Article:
Paul Reilly of New Direction Partners talks M&A trends
Published on February 14, 2011
In a difficult market companies look to mergers and acquisitions as a strategic option that can help them grow their business. Paul Reilly of New Direction Partners talked to us about the current state of the M&A market. He highlights two growing trends: tuck-Ins and cashless mergers.
Hello, I’m Paul Reilly, Partner at New Direction Partners. We see many reasons today as to why the M&A activity is so high. The one that’s most compelling is the need to grow. It’s very, very difficult in today’s marketplace which hasn’t been growing to go out in the marketplace and get that new customer, bring in the new business. But we’re seeing large, small, and medium customers they’re growing through acquisition and it’s a better alternative. It’s a better way to execute your strategy.
Recently in a very large acquisition we’ve seen Quad Graphics buy-in World Color. And the medium and small size we actually see a growing trend of M&A activity and we see two structures driving it. One we call a cashless merger. Actually two medium sized company’s get together, they merge their companies. One doesn’t buy the other and the owner’s of the two previous companies actually have part ownership in the new business. The reason why this works is that you get the synergies of merging the two companies together, the cultures of those two companies still exist, and it’s the best way for these two companies to grow in such a difficult market.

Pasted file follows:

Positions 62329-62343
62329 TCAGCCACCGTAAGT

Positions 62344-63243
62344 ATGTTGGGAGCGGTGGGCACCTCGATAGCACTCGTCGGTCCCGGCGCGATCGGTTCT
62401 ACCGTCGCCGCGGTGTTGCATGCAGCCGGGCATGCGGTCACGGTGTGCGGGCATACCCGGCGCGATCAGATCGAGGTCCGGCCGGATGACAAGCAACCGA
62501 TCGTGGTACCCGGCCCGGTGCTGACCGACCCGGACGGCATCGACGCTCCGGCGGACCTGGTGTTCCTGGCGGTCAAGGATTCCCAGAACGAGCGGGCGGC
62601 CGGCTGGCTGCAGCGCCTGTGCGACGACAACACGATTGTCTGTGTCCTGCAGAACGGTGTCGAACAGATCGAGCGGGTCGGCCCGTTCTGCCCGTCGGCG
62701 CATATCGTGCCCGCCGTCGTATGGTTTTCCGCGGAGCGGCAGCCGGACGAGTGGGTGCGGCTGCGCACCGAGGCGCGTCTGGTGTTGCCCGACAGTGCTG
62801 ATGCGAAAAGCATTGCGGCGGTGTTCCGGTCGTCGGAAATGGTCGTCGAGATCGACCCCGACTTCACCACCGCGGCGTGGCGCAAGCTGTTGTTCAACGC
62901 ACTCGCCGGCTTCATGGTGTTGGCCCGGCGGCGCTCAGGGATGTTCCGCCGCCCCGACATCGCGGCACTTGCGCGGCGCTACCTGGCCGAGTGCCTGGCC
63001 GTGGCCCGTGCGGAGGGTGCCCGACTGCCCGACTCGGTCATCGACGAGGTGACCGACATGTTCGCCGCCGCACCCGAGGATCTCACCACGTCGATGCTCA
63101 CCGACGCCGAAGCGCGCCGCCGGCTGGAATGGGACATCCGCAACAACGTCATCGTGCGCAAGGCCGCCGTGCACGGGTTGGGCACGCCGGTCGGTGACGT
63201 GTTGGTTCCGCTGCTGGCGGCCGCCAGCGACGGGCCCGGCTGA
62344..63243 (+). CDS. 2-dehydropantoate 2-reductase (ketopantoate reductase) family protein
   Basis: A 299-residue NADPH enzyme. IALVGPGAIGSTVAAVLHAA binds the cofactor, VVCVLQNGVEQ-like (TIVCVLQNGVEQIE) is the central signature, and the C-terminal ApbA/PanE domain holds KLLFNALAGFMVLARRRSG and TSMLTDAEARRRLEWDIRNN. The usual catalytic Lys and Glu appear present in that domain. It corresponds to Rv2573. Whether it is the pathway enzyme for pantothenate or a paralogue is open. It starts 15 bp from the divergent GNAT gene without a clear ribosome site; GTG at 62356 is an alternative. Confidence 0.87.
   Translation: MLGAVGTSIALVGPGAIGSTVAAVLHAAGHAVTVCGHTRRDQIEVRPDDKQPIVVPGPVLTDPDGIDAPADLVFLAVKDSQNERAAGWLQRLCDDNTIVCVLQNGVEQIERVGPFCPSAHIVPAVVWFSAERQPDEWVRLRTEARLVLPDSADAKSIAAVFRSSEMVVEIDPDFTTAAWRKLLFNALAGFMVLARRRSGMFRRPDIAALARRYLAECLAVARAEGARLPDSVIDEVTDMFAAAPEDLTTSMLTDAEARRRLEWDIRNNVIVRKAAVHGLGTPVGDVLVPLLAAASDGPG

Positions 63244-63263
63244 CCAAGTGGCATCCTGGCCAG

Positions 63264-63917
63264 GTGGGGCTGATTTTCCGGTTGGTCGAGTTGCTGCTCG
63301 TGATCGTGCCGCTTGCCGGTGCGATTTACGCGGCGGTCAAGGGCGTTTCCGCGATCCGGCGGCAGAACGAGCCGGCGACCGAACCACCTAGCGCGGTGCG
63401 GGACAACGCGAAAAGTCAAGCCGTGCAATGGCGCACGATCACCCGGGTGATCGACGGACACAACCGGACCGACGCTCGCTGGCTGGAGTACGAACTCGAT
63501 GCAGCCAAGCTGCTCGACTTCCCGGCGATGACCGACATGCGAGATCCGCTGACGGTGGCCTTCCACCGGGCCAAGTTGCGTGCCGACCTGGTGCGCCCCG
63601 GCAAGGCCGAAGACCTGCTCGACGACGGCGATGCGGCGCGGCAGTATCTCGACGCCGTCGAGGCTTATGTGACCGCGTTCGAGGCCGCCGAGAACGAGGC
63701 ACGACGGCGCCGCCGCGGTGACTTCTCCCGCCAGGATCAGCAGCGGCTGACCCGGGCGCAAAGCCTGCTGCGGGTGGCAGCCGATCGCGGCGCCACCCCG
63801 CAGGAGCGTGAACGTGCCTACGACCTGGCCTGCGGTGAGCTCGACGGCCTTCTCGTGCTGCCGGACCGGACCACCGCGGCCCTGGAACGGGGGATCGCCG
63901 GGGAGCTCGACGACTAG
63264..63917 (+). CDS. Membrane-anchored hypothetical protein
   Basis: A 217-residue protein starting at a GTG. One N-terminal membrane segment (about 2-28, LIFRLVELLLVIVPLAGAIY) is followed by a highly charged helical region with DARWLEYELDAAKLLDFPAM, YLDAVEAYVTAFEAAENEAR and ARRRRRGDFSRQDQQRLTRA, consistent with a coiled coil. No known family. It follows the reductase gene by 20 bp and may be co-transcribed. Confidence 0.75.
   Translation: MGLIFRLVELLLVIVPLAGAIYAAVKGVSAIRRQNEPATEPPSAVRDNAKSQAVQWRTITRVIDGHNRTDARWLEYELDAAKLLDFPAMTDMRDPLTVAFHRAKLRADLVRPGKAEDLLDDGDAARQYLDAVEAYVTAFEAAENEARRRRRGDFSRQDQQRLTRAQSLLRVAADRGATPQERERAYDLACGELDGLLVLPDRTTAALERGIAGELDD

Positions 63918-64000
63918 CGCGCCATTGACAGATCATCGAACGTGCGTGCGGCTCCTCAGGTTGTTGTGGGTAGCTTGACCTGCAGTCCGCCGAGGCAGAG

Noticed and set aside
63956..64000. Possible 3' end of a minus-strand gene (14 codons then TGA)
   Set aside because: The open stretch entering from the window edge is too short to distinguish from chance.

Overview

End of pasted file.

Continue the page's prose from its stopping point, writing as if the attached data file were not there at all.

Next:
In the smaller end of the market we see a structure we call tuck-in And a tuck-in is essentially purchasing the sales of another company and we’ve said for years the value of printing companies are in the customer base. Well, the tuck-in is exactly what is happening here. It’s that you see companies buy another business and most of the compensation that’s being transferred from one to the other is for the value of that customer base. Sometimes they buy the equipment, sometimes they don’t. Sometimes they buy the receivables and inventory, sometimes they don’t. But what’s really important is that they buy the sales of a company and then they merge those two companies together.
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